If you have solar panels, you want soak up as much sunshine as you can to get your money’s worth. If you don’t have space for a lot of panels, the next best thing is repositioning the panels to catch the most rays. For his entry into the Hackaday Prize, [Frank] built a gorgeous solar tracker prototype to both validate his theories and to serve as a learning platform.
A solar tracker’s purpose is — you guessed it — tracking the Sun’s location to determine optimal positioning for solar panels and other sun-seeking payloads. In the latest revision, [Frank]’s tracker follows the Sun’s azimuth angle, aka its horizontal movement.
The Sun’s path is represented along a ring of 32 red/green LEDs. It moves around the ring as a green LED, according to a real-time clock and a set of pre-determined solar positions stored on an SD card.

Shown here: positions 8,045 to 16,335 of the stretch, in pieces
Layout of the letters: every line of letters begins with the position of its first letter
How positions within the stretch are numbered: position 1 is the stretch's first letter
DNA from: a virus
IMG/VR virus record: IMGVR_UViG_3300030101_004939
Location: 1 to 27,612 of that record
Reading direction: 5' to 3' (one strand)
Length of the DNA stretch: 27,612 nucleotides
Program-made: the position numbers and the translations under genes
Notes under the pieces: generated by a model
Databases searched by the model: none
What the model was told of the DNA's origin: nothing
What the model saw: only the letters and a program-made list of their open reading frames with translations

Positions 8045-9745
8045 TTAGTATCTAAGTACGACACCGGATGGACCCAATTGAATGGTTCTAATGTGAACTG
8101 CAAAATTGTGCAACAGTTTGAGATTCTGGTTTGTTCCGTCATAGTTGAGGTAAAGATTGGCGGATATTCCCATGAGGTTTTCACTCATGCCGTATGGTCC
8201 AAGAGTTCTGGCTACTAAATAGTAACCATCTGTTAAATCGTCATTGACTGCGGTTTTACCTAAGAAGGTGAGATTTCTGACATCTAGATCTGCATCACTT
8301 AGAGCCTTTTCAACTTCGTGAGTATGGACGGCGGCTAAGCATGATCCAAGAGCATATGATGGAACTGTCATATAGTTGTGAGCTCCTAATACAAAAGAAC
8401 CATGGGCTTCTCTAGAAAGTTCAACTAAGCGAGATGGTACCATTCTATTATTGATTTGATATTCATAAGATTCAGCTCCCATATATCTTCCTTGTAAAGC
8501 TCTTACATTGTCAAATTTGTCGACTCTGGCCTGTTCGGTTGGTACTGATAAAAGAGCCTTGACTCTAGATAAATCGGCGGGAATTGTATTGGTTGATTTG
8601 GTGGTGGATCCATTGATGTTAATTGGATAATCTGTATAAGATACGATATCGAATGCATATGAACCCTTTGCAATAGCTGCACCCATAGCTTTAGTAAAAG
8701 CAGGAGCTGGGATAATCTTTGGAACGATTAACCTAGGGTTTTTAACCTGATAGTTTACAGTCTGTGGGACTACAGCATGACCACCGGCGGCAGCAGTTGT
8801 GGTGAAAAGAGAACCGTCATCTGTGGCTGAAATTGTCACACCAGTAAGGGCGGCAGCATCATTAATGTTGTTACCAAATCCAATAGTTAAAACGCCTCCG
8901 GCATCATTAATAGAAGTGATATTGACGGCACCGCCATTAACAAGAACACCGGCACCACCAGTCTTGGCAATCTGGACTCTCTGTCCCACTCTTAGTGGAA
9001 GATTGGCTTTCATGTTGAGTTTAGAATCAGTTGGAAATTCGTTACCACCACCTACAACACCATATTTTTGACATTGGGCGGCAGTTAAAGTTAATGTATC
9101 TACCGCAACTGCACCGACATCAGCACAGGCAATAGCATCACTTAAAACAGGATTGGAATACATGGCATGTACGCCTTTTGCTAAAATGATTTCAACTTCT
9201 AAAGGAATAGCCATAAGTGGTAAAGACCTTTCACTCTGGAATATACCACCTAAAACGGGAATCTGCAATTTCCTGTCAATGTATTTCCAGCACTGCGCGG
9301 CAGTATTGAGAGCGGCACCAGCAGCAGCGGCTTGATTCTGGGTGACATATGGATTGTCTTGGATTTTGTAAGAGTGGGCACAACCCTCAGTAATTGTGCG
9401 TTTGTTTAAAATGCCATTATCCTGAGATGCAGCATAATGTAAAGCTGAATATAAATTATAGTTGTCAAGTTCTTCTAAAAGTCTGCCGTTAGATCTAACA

Two red LEDs show the sunrise and sunset azimuth angles, and a third LED indicates North as detected with a magnetometer and adjusted for local magnetic declination. In the center of the ring, a stepper motor drives an arrow that always points at the Sun LED. As the tracker is moved around, all the LEDs shift around the ring to follow their targets.
Though it already shines, we think this ongoing project has a bright future. Be sure to check out the demo video after the break.